Sunday, February 17, 2008

Cajetan Was Right

Man’s Twofold End

“The end towards which created things are directed by God is twofold; one which exceeds all proportion and faculty of created nature; and this end is life eternal, that consists in seeing God which is above the nature of every creature, as shown above (Q. 12, 4). The other end, however, is proportionate to created nature, to which end created being can attain according to the power of its nature.”

-St. Thomas Aquinas, Summa Theologica, Prima Pars, Q. 23, a. 1.

“Now there is a twofold ultimate perfection of rational or intellectual nature. The first is one which it can procure of its own natural power; and this is in a measure called beatitude or happiness. Hence Aristotle (Ethic. X.) says that man’s ultimate happiness consists in his most perfect contemplation, whereby in this life he can behold the best intelligible object; and that is God. Above this happiness there is still another, which we look forward to in the future, whereby we shall see God as He is. This is beyond the nature of every created intellect, as was shown above (Q. 12, 4.).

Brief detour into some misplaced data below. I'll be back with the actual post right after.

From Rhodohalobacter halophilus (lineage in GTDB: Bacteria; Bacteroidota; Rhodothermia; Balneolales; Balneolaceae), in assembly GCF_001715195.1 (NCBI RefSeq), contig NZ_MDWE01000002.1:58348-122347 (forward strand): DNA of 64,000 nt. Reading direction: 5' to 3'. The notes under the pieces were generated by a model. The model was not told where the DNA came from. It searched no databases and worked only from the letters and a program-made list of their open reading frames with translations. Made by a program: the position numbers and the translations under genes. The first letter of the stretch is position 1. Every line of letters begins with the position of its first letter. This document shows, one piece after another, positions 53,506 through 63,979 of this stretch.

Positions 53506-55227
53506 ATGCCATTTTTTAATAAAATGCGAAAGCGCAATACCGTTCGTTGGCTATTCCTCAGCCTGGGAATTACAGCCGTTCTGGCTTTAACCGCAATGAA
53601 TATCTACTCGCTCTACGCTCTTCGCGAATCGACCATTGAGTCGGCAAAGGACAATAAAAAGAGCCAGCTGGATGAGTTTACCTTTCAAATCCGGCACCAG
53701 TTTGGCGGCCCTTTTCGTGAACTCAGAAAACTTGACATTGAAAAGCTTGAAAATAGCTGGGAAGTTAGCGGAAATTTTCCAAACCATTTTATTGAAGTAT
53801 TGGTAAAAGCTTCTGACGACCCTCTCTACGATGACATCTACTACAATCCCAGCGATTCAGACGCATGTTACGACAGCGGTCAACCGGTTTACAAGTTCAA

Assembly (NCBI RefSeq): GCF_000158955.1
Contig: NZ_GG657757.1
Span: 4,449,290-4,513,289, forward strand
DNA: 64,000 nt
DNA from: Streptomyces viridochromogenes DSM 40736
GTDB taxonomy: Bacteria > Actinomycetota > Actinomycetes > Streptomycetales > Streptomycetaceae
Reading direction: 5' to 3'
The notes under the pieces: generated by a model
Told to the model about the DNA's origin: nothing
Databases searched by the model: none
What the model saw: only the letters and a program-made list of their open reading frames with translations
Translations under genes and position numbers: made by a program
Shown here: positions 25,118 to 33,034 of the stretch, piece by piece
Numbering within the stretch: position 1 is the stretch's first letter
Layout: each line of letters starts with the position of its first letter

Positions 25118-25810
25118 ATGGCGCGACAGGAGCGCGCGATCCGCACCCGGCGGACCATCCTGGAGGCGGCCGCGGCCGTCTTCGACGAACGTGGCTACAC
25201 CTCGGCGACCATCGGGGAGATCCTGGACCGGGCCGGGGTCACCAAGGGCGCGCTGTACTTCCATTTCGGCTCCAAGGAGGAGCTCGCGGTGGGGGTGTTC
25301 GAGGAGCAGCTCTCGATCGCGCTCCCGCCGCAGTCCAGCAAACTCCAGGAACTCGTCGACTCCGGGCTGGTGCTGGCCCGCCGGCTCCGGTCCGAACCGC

-St. Thomas Aquinas, Summa Theologica, Prima Pars, Q. 62, a.1. (emphasis his.)

Man’s Natural Desire For God

“…knowledge precedes the movement of the will. But the knowledge of the supernatural end comes to man from God, since man could not attain it by natural reason because it exceeds his natural capacity. So, divine help must precede the movements of our will toward the ultimate end.”

-St. Thomas Aquinas, Summa Contra Gentiles, Chapt. 149, no.5.

“Indeed, the movement whereby we are directed by grace to our ultimate end is voluntary, not violent, as we showed above. Now, there cannot be a voluntary movement toward something unless it is known. So, the knowledge of the ultimate end must be accorded us by grace, so that we may be voluntarily directed to it. But this knowledge cannot be by means of open vision in this life, as we showed above. Therefore, this knowledge must be through faith.”

-St. Thomas Aquinas, Summa Contra Gentiles, Chapt. 152, no.2.

“Moreover, no one is moved toward an end that he judges impossible to attain. So, in order that a person may push forward toward the end, he must have a feeling toward the end as toward something possible of attainment, and this is the feeling of hope. Therefore, since man is directed toward his ultimate end of happiness by grace, it was necessary for the hope of attaining happiness to be impressed on man’s power of feeling by means of grace.”

-St. Thomas Aquinas, Summa Contra Gentiles, Chapt. 153, no.5.

No comments: